AUCKLAND, NEW ZEALAND - JANUARY 30: Kane Williamson of New Zealand congratulates Marcus Stoinis of Australia on his 146 not out performance after the first One Day International game between New Zealand and Australia at Eden Park on January 30, 2017 in Auckland, New Zealand. (Photo by Anthony Au-Yeung/Getty Images)

Former Australian cricketer David Hussey believes One-Day Internationals could be gone completely in the near future.

The 50-over cricket format has lost major popularity over recent years, largely thanks to the introduction of T20 cricket and the Big Bash.

Only 24,329 fans turned up to the Australia Day contest between Australia and England at the Adelaide Oval last week, a concerning tally coupled with the demise of TV audiences.

Hussey, who played 69 ODI’s for Australia, fears for the future of the format if not for significant changes.

“I can (see a time when ODI’s are completely gone) and I don’t think it’s too far away,” Hussey said.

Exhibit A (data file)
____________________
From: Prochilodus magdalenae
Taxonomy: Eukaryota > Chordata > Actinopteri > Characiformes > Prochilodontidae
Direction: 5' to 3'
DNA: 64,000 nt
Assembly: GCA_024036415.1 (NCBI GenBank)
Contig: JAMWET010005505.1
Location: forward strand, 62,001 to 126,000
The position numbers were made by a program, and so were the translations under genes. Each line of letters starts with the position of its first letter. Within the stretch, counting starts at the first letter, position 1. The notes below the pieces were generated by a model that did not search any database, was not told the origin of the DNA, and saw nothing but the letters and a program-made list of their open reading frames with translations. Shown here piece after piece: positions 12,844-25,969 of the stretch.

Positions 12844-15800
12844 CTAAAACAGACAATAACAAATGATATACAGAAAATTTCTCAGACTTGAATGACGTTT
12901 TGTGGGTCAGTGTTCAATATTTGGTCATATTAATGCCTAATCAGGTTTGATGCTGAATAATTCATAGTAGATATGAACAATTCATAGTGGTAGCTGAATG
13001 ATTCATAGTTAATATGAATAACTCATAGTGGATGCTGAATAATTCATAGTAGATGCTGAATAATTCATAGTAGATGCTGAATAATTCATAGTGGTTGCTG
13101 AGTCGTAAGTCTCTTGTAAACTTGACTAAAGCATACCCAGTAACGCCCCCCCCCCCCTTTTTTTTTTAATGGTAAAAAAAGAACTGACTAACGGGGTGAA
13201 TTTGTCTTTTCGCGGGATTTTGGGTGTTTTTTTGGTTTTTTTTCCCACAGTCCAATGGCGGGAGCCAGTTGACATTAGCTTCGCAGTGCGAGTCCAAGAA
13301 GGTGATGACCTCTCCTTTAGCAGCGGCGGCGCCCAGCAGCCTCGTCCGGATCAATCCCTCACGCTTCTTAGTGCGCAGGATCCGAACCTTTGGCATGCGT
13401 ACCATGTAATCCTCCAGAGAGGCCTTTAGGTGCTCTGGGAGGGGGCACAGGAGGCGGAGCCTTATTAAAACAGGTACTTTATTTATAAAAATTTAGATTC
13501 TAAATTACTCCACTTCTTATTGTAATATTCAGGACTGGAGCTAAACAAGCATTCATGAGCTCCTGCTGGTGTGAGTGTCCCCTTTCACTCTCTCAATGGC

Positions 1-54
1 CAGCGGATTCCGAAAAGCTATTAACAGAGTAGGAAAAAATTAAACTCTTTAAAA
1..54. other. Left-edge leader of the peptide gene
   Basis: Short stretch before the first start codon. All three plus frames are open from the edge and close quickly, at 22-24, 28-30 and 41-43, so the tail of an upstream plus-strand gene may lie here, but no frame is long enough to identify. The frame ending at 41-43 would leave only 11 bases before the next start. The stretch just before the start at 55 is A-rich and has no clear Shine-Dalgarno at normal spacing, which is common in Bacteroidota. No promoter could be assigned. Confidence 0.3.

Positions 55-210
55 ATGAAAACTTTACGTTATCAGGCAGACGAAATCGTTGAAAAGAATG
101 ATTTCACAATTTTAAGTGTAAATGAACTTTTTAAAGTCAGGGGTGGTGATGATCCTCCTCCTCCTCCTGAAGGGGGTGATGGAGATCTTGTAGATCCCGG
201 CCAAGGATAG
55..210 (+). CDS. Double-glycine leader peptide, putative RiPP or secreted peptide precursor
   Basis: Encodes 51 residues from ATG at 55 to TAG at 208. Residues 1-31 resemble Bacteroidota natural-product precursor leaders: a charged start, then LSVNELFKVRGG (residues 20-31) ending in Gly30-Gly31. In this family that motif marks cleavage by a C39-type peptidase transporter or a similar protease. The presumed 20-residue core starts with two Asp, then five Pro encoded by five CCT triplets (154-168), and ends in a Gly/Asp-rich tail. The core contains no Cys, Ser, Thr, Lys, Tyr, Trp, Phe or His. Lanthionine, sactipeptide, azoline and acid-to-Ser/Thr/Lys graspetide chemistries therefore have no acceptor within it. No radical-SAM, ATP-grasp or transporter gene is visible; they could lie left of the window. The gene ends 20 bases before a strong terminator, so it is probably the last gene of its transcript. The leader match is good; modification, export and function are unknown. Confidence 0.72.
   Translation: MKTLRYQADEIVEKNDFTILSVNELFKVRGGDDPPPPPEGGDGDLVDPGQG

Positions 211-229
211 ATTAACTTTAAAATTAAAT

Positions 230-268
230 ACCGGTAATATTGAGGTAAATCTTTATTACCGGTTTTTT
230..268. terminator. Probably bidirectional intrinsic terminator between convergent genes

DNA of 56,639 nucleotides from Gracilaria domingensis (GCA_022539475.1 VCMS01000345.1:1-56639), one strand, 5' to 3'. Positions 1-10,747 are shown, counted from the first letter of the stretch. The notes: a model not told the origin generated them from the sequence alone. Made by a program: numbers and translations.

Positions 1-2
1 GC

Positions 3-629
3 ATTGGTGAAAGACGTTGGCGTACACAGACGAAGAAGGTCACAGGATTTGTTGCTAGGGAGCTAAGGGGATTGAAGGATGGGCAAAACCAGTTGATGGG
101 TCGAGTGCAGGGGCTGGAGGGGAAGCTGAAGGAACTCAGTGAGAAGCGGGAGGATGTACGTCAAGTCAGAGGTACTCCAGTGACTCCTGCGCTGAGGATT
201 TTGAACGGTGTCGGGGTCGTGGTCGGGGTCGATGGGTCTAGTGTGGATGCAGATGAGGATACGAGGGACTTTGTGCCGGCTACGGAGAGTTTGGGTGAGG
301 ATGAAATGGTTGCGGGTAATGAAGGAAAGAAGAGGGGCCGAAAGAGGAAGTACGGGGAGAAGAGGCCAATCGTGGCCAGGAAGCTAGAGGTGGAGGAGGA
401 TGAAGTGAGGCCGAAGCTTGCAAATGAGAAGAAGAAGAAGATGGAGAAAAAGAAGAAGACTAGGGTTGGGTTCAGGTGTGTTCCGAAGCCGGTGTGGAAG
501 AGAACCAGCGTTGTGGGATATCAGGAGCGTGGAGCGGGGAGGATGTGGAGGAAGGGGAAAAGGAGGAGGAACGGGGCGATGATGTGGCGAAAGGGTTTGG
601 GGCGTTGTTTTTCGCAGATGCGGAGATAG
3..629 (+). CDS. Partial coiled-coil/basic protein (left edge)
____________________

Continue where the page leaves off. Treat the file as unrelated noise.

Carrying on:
“Outside of the World Cup, I’m not really interested in the 50-over format.

“I’m more interested in the T20 competitions throughout the world and whose making 50 runs off 20 balls and making hundreds off 50 balls. It’s a really exciting game.”

Even as a lover of cricket and someone who is still involved in the game, Hussey admitted he opted to watch the Australian Open final over the opening game at the new Optus Stadium in Perth.

“I must admit I didn’t watch the Perth game, I watched the tennis – the (Roger) Federer (vs. Marin Cilic) final,” Hussey said.

“It’s unfortunate, being a cricket lover and being on the outside now, I always like to see if Australia is doing well or doing poorly and you want to support your friends that you played with.”

Hussey explained how the length of the format loses the interest and engagement of fans, with most viewers preferring the action-packed shorter format of T20.

“It’s six hours out of your day and a lot of people are time-poor and that’s why everyone is gravitating to T20, its more exciting, its more unpredictable,” Hussey said.

“Whereas the one-day format, there is an exciting part, which is the first 10 overs, then there is a bit of boredom and then there is excitement at the back end of the innings.

“Maybe they can re-invent it with a couple more power plays in the 50-over format, but for mine I’m really enjoying the T20 format at the moment.”